By optimizing your search for a particular KPI, you are able to generate search results that benefit both you and your users.
How to determine your search KPI
Like we mentioned before, one of the easiest ways to determine what KPI you should optimize for is to look at the business metrics you care about most:
- Or something else?
At Constructor, we also use this short questionnaire to help our clients determine their most important KPIs:
Question 1: How do you determine which items are the most relevant and should be at the top of your search results?
If your merchandising team (or anyone else working on search) has an active part in determining what items are ranked for a search query, those decisions must be based on something — most likely a metric trying to be driven. What is that metric?
As a side note, although many companies determine which results are “relevant” by eyeballing results and deciding what makes the most sense to rank, we believe this is not the ideal way to rank products — and in many cases, this method can actively harm revenue targets and customer loyalty.
Going back to our “Cheetos and chips” example, merchandisers may look at a product like “Cheetos” and determine that it is not relevant to the “chips” keyword, thus missing out on all the conversions from users who do, in fact, purchase Cheetos when searching for chips.
Product ranking and KPI optimization processes can (and should) be automated with AI and machine learning. Not only does this save time, but it also ensures the best results for any query are shown to users across your whole site.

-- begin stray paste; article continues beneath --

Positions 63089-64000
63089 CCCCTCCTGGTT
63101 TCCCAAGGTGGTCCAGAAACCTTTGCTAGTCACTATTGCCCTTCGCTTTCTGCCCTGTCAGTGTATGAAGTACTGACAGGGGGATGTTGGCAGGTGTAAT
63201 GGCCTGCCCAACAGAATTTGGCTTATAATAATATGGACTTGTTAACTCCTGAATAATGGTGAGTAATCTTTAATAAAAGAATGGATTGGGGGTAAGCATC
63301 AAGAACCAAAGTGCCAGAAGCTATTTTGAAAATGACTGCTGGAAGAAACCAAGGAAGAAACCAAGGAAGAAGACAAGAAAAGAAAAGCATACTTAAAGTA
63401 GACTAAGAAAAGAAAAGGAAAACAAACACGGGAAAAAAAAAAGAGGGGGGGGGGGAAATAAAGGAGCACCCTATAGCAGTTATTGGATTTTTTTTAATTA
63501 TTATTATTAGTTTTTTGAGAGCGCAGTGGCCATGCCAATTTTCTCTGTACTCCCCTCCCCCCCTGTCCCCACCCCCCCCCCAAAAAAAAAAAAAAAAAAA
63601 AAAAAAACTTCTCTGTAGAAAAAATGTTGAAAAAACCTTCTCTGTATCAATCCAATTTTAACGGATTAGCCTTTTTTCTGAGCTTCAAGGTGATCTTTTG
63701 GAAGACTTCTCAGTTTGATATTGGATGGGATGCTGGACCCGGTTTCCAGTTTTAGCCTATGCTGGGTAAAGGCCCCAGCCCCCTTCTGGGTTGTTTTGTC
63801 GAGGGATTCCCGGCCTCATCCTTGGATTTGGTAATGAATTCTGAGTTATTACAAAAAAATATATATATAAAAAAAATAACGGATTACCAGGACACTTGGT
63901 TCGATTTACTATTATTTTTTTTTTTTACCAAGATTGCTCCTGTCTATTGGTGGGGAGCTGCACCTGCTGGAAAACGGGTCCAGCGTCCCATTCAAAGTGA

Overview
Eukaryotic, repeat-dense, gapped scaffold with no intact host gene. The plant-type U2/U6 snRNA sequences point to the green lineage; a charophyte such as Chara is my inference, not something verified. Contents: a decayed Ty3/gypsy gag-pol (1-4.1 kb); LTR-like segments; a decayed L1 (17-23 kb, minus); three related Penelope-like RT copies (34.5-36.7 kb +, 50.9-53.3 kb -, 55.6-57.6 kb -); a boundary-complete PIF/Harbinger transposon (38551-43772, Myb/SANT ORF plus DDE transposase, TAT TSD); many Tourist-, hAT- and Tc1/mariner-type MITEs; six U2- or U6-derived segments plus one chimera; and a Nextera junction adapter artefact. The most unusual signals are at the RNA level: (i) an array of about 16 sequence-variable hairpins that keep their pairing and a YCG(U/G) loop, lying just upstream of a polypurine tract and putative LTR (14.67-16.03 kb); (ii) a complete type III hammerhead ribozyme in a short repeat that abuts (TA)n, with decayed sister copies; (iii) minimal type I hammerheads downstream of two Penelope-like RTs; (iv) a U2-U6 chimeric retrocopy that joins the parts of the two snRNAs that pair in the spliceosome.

Question 2: Have you or your executive team shared particular growth goals around ecommerce this year?
If yes, what are they? What is the metric you look at most to achieve that goal?
If no, how do you measure if search is successful today? Are you using any metrics to measure search? Are there any that your team members feel are more important than others, and if so, why?
Question 3: Does the company sell its own products or resell products made by other companies?
If the company sells its own products, do you get better margins from selling those items?
If the company sells its own products and resells other companies products, is there a difference in conversion rates? How much?
Determining your KPI by business type
Different types of businesses should optimize for different types of metrics. So, another useful way to determine what KPI you should optimize your search for is to look at the type of business you have.
We discussed this topic in our recent webinar, “Search Relevance Is Dead:”
But if you can’t watch the video, here are a few screenshots from the presentation showing how different business types optimize for different metrics:
General Case Retailers
If there are two things you should take away from this article, they’re these:
- When evaluating search engines, you should focus on business metrics, not relevance.
- Retailers should use clickstream data as the main driver to power search and evaluate it. Doing anything else does a disservice to both retailers’ customers and their bottom line.
Want to learn about how to measure and optimize search as a Search Product Manager?
On March 19th, we’re hosting our webinar, “The Search Product Manager Crash Course: Everything You Need To Know – Part 1.” We’ll equip you with all the knowledge you need — from learning the differences between AI, ML, and NLP, all the way to communicating the value of search to stakeholders — to create a winning site search road map.